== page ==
A recent trend among colleges across the U.S. is the idea of a “Tuition Free Day” acknowledging the date when the money gained from tuition runs out, and the remainder of the semester is funded by donations and endowments. The Catholic University of America, our proud institution, celebrated this day by reminding us each that we are expected to give more money, just like those generous donors.
And how can you not want to give this school money? On top of what we pay now, the almost astronomical tuition prices that just get higher every year, we have to be like the donors, those mythical generous people that exist on the other side of those anonymous postcards we have to send for a free cookie.
I guess it is our fault, after all, we’re the ones who sent those threatening emails to the ex-architecture professor, costing us a small fee of $1.1 million. We’re the ones who apparantly have to raise tuition prices by 3.8%. It’s us who are mismanaging our finances. We the students are at fault for why we run out of money every April.
It’s a little condescending that the school rubs in our faces the generosity of these donors by putting signs that are full of text on how much a building costs and what is being done for us. Rubbing our noses in our privilega is the best way to get us, the students who are paying ridiculous fees that will cause debt in the foreseeable future, to acknowledge how well off we are, and what we owe our university.
You know what makes a person who makes lots of money want to donate to his or her alma mater? Good memories of friendship and learning in an environment that didn’t try to incovenience the student at every concievable turn. It’s frankly ridiculous to try and ingrain the idea of donating by feeding us cookies and putting up signs in the toliets, so you know what “Tuition Free” means while you deal with the experience of Pryz food.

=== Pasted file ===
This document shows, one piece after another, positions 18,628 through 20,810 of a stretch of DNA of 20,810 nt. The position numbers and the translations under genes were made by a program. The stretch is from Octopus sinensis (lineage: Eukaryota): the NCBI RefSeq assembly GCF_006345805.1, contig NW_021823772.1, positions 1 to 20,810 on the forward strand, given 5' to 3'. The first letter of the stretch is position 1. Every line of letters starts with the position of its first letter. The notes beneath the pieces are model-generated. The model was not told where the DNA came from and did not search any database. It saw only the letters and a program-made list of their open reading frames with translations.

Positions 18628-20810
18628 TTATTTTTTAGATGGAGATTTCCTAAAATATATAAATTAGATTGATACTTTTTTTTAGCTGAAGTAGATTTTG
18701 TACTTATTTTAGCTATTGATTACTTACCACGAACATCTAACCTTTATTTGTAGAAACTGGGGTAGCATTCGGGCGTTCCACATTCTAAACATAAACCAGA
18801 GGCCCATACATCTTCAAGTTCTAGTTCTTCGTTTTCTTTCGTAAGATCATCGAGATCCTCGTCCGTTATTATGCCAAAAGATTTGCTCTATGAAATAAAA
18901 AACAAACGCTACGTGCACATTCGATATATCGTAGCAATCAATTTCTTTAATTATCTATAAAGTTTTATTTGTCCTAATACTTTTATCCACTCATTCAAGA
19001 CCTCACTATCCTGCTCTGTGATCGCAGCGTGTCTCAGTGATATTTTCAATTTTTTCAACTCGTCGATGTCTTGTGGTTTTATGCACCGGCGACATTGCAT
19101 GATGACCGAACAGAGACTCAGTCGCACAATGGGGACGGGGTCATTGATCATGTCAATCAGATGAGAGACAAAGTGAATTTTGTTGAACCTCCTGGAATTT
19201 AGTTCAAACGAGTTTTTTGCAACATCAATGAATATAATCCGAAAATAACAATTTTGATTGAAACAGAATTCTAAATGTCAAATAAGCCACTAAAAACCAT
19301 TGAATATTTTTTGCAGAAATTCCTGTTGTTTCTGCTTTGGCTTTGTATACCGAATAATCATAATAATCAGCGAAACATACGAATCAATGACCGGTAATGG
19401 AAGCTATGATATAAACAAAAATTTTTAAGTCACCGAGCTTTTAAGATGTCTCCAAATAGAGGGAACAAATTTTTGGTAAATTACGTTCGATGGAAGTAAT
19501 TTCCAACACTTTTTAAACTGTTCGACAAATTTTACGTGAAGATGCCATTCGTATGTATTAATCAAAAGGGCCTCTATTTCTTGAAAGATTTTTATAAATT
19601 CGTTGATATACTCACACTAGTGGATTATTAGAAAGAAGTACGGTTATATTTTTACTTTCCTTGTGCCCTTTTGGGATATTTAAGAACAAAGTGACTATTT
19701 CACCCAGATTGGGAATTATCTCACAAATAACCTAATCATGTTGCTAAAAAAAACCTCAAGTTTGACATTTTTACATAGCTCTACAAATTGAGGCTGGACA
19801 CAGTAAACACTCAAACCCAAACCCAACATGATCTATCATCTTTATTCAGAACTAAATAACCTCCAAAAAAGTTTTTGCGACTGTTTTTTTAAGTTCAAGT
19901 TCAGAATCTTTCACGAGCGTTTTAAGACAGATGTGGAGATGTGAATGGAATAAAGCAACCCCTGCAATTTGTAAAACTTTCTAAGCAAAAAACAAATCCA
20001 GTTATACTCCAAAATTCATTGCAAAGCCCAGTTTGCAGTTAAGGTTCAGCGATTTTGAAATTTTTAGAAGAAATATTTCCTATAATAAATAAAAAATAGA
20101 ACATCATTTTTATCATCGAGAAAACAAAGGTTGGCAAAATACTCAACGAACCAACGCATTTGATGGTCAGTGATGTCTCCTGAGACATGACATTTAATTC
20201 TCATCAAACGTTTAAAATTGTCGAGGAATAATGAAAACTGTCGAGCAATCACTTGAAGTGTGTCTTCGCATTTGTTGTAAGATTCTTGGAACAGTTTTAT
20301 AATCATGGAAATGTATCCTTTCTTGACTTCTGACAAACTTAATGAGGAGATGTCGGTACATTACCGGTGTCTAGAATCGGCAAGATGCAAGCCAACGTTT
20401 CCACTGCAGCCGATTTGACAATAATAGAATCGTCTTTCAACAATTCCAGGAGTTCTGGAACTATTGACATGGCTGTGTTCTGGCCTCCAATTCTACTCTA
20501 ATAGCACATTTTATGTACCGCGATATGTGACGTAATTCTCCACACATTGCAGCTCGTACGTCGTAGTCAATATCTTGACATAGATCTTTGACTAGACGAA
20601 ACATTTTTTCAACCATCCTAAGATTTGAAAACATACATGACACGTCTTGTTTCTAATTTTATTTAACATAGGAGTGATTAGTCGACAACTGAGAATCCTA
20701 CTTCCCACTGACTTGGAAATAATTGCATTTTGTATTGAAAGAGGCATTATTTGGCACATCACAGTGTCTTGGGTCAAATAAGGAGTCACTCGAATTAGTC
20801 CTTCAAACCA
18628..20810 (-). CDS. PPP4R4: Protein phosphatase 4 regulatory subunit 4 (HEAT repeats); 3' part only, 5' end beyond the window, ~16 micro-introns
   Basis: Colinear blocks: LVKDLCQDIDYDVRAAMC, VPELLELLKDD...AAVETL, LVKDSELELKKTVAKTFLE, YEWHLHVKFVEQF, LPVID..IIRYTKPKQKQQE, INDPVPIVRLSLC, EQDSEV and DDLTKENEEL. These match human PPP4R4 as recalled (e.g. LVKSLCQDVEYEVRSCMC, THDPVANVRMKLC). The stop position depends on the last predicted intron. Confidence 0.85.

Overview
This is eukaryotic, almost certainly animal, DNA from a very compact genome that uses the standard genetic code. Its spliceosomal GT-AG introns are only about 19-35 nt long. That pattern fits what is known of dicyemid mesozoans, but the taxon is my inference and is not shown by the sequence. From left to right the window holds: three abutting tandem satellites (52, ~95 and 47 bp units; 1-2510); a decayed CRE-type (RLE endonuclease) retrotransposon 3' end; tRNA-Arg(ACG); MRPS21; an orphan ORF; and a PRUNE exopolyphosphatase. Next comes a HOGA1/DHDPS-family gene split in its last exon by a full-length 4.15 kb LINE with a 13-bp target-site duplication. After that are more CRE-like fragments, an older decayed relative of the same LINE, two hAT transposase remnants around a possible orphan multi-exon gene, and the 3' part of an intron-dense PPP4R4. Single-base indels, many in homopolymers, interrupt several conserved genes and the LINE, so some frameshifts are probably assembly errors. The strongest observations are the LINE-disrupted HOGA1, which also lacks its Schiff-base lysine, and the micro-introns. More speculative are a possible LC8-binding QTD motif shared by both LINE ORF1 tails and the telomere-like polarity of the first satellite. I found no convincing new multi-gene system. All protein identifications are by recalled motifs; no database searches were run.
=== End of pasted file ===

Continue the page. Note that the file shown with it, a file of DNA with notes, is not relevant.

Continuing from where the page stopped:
I suppose the icing on the cake is doing this event a week after telling us we need to pay more money for tuition. The timing is so bad, that I would suspect we were on an episode of Punk’d if that show hadn’t been off the air for ten years and if instead of a prank, the show specialized in creating situations that reminded you of your tremendous debt.
I guess I just have one last thing to wonder. What’s going on with our money? Let’s say that each of the students in the undergrad program secures $51,000 in tuition, and there are approximately 3,600 students in the undergrad program according to our website. That’s just under 200 million dollars and some change. The food isn’t great, the tuition is high, so if you want us at The Tower to stop complaining, send us a check with the apprroximate amount of our tuition, the seniors anxiously await your reply.